Gas prices at eye-watering levels? Blame it on Putin, even though it was Biden’s decision to shutter large sectors of the American energy industry that got that ball rolling. 

It did not take Biden long to go from suggesting that a “minor incursion” from Russia into Ukraine would be acceptable to hopping on to the neocon chest-beating wagon. The great thing about events (“the crisis” according to every TV news story) in Ukraine is that it can be wheeled out to explain away every failure as well as prep the populace for future depredations. “The price of the sanctions is not just imposed upon Russia,” Biden eagerly acknowledged. “It’s imposed upon an awful lot of countries as well, including European countries and our country as well.” 

You can say that again. People were just absorbing the news about rising energy costs and inflation when they were hit with a term that, just yesterday, seemed almost quaint in the developed world: “food shortages.” One day Jen Psaki assured reporters “we’re not expecting a food shortage here at home.” Then her boss corrected her: “With regard to food shortage, yes, we did talk about food shortages, and it’s going to be real,” he said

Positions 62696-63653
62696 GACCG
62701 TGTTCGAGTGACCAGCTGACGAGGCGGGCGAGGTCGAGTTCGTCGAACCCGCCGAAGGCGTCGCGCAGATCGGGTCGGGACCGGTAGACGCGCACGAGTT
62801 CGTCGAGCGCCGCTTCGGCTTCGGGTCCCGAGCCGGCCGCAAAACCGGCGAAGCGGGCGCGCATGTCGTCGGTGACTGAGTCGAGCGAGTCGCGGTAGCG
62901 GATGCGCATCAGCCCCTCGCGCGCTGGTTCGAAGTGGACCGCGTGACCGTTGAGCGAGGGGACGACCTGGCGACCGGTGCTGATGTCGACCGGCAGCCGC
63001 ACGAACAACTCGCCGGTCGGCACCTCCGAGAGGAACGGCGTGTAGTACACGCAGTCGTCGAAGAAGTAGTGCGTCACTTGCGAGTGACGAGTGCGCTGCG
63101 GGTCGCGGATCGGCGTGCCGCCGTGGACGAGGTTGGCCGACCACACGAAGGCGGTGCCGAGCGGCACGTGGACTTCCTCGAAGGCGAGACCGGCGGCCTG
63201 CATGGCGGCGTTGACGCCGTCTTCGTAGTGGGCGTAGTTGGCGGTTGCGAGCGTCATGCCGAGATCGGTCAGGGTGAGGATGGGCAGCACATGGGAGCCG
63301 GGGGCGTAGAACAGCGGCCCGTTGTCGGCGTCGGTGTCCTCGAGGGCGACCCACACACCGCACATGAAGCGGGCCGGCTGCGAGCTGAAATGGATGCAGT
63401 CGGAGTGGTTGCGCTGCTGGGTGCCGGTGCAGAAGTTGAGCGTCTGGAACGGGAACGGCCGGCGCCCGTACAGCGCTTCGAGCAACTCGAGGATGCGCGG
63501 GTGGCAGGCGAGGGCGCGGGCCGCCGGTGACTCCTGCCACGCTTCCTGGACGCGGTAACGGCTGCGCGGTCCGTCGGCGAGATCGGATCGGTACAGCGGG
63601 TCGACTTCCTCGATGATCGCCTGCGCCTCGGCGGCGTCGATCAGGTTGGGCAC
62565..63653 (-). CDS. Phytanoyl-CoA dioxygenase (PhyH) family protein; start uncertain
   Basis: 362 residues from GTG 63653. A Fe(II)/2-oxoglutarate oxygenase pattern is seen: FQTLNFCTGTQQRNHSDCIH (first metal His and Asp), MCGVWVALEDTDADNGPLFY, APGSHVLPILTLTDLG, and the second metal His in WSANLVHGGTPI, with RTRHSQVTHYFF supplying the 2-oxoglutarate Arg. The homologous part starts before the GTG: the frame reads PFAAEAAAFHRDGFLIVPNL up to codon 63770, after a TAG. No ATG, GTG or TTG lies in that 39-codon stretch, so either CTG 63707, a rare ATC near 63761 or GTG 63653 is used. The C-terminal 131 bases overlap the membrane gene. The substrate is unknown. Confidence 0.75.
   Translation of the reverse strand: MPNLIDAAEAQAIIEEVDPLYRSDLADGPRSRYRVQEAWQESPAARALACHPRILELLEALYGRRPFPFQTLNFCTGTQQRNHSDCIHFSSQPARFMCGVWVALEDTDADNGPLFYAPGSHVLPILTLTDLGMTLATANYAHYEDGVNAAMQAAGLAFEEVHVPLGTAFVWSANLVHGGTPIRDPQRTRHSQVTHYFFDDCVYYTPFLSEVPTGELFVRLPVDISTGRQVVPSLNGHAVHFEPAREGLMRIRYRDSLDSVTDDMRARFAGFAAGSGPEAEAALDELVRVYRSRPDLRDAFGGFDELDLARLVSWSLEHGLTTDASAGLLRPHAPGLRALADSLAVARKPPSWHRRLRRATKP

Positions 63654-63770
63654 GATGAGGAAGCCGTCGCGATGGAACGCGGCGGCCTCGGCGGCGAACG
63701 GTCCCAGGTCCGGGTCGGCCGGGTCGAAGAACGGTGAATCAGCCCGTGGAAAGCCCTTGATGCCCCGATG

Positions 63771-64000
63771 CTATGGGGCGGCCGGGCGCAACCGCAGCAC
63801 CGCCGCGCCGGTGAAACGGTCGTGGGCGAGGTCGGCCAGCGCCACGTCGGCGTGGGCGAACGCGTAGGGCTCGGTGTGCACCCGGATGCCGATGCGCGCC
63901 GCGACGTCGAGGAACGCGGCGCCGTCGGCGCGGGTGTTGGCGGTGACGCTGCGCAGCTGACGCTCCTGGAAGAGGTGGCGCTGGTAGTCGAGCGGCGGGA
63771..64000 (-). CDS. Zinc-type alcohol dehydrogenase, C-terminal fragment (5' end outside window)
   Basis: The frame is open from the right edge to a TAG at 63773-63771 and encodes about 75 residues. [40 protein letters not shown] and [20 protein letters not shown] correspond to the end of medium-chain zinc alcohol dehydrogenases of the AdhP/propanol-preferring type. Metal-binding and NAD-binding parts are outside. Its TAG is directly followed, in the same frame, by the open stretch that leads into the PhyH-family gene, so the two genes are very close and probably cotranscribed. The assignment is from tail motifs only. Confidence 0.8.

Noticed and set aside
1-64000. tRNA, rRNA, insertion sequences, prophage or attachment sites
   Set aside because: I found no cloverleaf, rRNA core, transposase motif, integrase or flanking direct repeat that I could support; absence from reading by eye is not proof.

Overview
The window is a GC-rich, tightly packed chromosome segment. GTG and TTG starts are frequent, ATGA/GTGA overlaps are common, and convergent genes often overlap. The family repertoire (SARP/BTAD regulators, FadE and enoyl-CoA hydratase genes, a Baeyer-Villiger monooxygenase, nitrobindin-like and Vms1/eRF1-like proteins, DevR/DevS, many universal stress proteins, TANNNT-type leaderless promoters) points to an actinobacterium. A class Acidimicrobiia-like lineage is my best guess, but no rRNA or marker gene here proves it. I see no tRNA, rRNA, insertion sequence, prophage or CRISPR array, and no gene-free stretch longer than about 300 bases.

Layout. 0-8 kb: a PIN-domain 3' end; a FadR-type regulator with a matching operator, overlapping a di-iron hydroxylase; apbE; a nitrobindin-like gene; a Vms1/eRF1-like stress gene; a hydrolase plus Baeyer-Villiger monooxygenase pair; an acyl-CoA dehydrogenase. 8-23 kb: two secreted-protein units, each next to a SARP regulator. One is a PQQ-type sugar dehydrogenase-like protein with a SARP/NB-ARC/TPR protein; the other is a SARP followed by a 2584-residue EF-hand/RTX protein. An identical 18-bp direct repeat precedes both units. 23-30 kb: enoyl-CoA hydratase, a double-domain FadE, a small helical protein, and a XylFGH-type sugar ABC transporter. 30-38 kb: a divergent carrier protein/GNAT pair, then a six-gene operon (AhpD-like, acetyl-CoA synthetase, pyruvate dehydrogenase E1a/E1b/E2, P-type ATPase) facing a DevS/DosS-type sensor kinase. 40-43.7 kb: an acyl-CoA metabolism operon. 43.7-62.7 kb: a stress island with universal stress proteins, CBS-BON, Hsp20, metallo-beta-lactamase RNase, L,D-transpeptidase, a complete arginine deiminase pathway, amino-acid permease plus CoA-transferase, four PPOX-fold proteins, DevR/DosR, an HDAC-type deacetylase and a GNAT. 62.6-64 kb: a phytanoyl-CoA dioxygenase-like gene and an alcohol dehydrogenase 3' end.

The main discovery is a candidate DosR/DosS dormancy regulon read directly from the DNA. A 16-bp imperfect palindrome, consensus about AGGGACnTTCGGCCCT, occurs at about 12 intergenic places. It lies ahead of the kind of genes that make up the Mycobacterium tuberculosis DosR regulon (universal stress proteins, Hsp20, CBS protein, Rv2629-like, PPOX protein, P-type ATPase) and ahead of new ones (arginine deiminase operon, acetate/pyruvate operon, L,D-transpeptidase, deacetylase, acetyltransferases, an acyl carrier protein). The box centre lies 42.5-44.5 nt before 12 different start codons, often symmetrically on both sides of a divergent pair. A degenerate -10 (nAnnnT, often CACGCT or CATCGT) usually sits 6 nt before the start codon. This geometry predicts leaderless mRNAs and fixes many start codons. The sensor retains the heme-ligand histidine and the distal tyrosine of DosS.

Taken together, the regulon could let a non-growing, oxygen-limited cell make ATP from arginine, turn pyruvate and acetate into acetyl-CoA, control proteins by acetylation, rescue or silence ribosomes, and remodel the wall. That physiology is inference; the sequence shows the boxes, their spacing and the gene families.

The Jacuzzi’s getting a little warm, isn’t it? And if our rulers can destroy the economy and make us more dependent by sanctioning Russia (which also, as Biden admitted, means sanctioning ourselves), just think what they would be able to do should they actually contrive to go to war with Russia. Expect not only greater economic hardship but also a sharp increase in social control, censorship, and intolerance. 

So far, Biden has kept some distance from the warmongers in the regime media. But I wonder if his resolve is faltering. Just the other day, speaking to members of the 82nd Airborne Division in Poland, the mask seemed to slip a bit. “You’re going to see when you’re there,” he said (emphasis mine), “you’re going to see women, young people, standing in the middle, in front of a damn tank, saying, ‘I’m not leaving.’” Softening us up for boots on the ground? 

The White House quickly walked that back. (Is there a new department in the White House press office dedicated exclusively to reformulating what the president and vice-president say for public consumption?) By “when you’re there,” a White House spokesman said, the president did not mean to imply that he was preparing to send them to Ukraine. 

It was the same with his speech in Poland on Friday. He stated explicitly that Vladimir Putin could not remain in power. “For God’s sake,” he said, “this man cannot remain in power.” Fighting words, what? Wars have been started over less inflammatory language.